SAINT MICHAEL, Minn. - Carol Schefers, 38, has no intention of swimming in a Minnesota lake again. On July 28th, she was attacked and bitten by an otter.
The incident occurred on Ude Lake in Aitkin. Schefers decided to swim across the small lake and was about 200 yards off shore when she felt more than a nudge on her foot.
"I got hit by two things. I thought it was muskies," said Schefers. "I was like wow, that is not a fish. I am in trouble. I started screaming and just really struggling and trying to keep myself above water. Thank God, I had a life jacket on."
Schefers' husband, Patrick, jumped in his fishing boat to rescue her, but the boat was slow. "I had to just sit there and watch that thing circle her and then hit her and then circle her and hit her," said Patrick Schefers. "I suspect there may have been young out there, but I do not know for sure."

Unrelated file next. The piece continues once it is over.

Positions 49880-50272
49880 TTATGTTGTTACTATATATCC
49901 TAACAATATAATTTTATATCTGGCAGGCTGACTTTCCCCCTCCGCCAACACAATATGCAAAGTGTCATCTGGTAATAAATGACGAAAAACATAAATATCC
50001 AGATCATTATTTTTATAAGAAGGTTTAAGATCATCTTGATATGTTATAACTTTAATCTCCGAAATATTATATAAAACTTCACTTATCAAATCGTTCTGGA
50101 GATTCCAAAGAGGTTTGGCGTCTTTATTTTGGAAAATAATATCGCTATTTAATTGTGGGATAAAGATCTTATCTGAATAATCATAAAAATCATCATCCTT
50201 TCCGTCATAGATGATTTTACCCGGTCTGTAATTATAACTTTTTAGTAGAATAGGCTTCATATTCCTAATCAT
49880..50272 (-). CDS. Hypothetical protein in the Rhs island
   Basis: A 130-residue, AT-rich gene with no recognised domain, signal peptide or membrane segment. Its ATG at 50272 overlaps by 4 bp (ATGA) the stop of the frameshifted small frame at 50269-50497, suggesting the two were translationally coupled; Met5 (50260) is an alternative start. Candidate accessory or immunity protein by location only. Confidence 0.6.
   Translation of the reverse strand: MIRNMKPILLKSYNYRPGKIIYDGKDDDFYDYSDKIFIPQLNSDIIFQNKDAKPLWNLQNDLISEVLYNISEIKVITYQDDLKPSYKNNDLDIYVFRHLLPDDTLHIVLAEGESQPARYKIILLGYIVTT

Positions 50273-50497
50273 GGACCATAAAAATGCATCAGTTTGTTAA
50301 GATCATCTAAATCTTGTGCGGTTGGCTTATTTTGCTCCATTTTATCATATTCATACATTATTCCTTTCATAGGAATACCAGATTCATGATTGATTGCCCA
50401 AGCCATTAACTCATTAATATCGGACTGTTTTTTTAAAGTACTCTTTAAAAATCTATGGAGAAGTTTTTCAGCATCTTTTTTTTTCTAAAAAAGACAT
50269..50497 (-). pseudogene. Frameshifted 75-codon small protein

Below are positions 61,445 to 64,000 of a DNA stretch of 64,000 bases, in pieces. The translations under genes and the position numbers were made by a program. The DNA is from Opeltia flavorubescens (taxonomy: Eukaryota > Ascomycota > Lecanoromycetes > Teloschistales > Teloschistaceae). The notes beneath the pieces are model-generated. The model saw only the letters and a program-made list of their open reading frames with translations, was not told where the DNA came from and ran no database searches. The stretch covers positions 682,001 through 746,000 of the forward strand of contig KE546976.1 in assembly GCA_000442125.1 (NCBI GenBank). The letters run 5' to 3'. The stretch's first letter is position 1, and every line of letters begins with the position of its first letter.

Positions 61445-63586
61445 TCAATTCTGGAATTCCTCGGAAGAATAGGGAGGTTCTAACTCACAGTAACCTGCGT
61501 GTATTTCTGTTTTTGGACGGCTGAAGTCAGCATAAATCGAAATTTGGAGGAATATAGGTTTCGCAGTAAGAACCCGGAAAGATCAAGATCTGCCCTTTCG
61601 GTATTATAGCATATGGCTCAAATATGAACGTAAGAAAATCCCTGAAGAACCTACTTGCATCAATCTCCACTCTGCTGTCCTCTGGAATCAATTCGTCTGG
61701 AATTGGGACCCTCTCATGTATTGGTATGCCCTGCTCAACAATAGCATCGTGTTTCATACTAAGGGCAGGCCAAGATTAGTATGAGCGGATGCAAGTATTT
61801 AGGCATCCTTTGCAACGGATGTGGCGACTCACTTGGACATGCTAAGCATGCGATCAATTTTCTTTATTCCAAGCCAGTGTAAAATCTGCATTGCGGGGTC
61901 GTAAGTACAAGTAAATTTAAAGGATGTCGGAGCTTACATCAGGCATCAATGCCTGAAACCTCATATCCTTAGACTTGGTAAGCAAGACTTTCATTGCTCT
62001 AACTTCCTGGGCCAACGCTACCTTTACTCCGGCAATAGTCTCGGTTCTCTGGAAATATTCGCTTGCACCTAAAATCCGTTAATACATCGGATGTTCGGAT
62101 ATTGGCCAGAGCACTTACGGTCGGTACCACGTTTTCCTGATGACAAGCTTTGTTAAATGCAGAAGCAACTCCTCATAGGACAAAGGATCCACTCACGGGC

Carol Schefers suffered bites on her legs, foot and one hand before the attack subsided. She spent 9 hours in an Aitkin hospital and received dozens of shots for possible infections and rabies. Otters do not carry rabies, but could be infected if bitten by another animal.
The anti-rabies shot regimen will continue this weekend. One thing that Schefers says will not continue is lake swimming, with their three children, aged 4-9.
"Oh, no, no, no," said Schefers. "I am keeping my kids above water and if they want to go swimming, we will go to a pool."
This is the second otter attack in a northern Minnesota lake in less than a month.
The other incident happened last month in Duluth, where Leah Prudhomme of Anoka was swimming in Island Lake. She was bit 25 times. Prudhomme said the attack will not stop her from swimming in the lake.
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